Rapha launches new ‘Data Print’ clothing

For Spring/Summer 2015 Rapha has increased its range of cycle wear they offer. The popular Pro-Team series has been expanded and will now include a 'Data Print' pattern, modelled by Team Sky's Peter Kennaugh

British cycle clothing brand Rapha has rolled out a wider range of products for its new Spring/Summer collection. For 2015 The Pro-Team line will also be available in a new pattern, which the London based brand is calling ‘Data Print’.

This unusual monochromatic print is inspired from a graphical representation of an individual racer’s entire Tour de France ride data. By working in collaboration with the design studio Accept and Proceed, Rapha is aiming to combine science and graphic design.

By charting the rider’s performance on each stage, the print is made from precisely scaled chevrons, the area and length of which relate to the distance, elevation and training stress score of that specific stage.

Rapha digi print jersey black with white front and back

The print is available in black on white and white on black

The Data Print Jersey, pictured above, will retail at £120. The Pro Team range is intrinsically linked to Rapha’s links with Team Sky, with 2014 British National Road Race champion Peter Kennaugh being the face of the collection for 2015.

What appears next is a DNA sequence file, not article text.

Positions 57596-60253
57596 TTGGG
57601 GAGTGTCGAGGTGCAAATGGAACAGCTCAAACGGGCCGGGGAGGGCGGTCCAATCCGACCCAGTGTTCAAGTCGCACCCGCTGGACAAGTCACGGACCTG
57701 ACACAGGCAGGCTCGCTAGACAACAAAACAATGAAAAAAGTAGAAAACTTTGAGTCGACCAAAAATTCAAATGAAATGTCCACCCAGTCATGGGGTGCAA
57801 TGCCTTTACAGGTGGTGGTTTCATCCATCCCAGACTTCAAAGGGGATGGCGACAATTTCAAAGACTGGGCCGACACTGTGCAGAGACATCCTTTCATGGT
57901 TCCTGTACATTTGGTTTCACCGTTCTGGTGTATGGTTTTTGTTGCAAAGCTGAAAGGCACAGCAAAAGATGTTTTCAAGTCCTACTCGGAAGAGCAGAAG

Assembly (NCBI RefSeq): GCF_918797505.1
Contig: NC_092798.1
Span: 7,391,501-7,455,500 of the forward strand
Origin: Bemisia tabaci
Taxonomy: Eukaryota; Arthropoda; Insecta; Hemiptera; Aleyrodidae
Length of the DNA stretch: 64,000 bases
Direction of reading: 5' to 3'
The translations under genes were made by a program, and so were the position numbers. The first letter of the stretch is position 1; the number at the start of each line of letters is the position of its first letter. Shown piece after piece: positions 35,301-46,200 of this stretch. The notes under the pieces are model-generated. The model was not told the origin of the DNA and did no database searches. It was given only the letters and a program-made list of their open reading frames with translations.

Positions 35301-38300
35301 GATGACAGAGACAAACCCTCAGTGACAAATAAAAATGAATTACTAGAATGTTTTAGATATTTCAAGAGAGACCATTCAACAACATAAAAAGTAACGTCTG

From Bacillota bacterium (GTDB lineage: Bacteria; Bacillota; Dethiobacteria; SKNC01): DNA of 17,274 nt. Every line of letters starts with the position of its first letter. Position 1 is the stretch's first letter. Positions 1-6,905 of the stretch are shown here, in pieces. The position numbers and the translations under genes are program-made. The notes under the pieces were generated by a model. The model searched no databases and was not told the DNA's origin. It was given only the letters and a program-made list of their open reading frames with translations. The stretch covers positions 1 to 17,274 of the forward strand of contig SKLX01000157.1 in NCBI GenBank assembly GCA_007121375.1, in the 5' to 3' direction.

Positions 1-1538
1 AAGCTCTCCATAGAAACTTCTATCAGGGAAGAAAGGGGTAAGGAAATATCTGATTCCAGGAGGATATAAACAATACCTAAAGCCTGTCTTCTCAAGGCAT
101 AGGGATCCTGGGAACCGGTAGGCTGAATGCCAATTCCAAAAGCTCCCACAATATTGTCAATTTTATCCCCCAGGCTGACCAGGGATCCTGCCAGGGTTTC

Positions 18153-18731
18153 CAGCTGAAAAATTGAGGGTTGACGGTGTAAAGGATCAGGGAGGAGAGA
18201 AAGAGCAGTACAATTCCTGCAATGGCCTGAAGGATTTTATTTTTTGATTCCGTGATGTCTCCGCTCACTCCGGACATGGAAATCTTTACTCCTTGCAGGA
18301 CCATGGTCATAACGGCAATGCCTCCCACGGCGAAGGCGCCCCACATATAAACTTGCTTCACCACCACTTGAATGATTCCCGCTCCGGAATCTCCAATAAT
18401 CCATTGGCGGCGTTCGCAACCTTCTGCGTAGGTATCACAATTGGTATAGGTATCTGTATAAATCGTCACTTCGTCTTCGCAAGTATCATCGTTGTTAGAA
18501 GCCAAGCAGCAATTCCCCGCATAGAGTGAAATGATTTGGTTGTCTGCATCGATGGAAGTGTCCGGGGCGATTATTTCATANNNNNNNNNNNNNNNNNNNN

Peter Kennaugh is the face of the line

The Manxman said: “Cycling to me is not just about the numbers and winning races, it’s about the style. The sense of freedom when you are off the front, when you are driving the peloton and knowing you are putting others in pain, putting it all on the line in the little hope that you might pull off something legendary.

“It’s what I enjoy about working with Rapha, a company that understands the incredibly emotional nature of this sport. To them, it’s not just a cycling jersey, or a pair of socks; there’s a reason for every single part of the design, and they want their products to tell a story.”


Kennaugh models the new base layer (£50 rrp)

The print is also available in matching accessories, including caps, socks, arm warmers and base layers, seen here (below) at Rapha’s launch.


Accessories, also available in the new print

Although it may divide opinion, with some perhaps touting it as ‘digital zebra’, it makes a refreshing change from the block colours and simple designs we have grown used to. It does however still feature Rapha’s signature horizontal block stripes in the bottom right corner.

For those unaware, the stripes are an abstract representation to prison bars and are a nod to journalist Albert Londres’ description of the 1924 Tour de France peloton as the ‘convicts of the road’.

For more information and a video of the new graphics, head over to Rapha.